Monday, March 21, 2011

Deep vs. shallow

As a continuation on the "internet makes you stupid" posting from yesterday, there was a kind of opposing view in an article at NYT, Andy Selsberg writing about Teaching to the Text Message:

A lot can be said with a little — the mundane and the extraordinary. Philosophers like Confucius (“Learning without thought is labor lost. Thought without learning is perilous.”) and Nietzsche were kings of the aphorism.

And short isn’t necessarily a shortcut. When you have only a sentence or two, there’s nowhere to hide. I’m not suggesting that colleges eliminate long writing projects from English courses, but maybe we should save them for the second semester. Rewarding concision first will encourage students to be economical and innovative with language. Who knows, we might even start to leave behind text messages and comment threads that our civilization can be proud of.

So, who is right, Nicholas Carr who says that internet makes human beings shallow, or Andy Selsberg who likes the concise format of writing in electronic communications?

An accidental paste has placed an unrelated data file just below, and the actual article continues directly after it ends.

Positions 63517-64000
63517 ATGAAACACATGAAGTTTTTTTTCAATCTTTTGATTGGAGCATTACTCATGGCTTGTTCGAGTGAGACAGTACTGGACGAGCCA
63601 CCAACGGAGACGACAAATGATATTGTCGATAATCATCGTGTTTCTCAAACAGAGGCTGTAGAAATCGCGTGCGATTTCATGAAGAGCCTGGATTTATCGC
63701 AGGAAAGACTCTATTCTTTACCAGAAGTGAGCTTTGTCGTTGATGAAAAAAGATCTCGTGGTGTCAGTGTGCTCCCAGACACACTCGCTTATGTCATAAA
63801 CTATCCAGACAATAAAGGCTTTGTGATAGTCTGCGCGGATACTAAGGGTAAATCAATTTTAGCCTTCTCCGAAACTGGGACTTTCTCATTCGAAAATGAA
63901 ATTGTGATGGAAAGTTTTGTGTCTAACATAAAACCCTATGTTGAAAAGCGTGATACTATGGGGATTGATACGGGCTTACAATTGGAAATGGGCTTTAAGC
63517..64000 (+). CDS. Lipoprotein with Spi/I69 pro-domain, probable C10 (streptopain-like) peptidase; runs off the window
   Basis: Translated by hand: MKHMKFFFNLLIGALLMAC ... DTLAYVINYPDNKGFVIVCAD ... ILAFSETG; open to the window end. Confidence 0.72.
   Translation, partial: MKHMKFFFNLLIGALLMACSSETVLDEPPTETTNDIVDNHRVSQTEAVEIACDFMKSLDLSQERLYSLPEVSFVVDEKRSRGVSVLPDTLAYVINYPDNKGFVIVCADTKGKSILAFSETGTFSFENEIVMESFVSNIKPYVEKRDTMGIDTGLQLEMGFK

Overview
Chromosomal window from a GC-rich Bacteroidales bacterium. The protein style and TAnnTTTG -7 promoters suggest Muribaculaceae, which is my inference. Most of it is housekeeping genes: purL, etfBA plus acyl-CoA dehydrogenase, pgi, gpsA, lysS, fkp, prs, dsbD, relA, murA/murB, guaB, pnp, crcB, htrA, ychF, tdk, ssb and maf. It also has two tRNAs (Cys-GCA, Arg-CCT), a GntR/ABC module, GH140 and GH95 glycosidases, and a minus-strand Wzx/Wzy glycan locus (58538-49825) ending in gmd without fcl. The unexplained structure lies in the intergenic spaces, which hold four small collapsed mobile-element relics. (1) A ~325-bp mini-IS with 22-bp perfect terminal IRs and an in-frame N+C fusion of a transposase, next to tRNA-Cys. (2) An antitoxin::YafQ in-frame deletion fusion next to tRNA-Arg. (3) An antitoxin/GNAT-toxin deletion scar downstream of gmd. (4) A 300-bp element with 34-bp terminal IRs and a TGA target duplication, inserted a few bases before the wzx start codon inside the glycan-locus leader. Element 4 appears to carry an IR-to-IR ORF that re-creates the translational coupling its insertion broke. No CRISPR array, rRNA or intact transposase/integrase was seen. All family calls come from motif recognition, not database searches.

Sven W said...

I think they are both right!

It's one matter to continually skim / surf when reading vs really understanding a topic then writing about it concisely.

Two different skills -- reading vs writing -- require two different approaches.

[Having said this, there are times with skim reading are appropriate.]

Further, the skills behind writing concisely could be pressed into service for creating a good photograph. With a photograph you are limited to what's in the frame.

Juha Haataja said...

@Sven W: I guess it is a matter of doing some things well - and knowing what is important.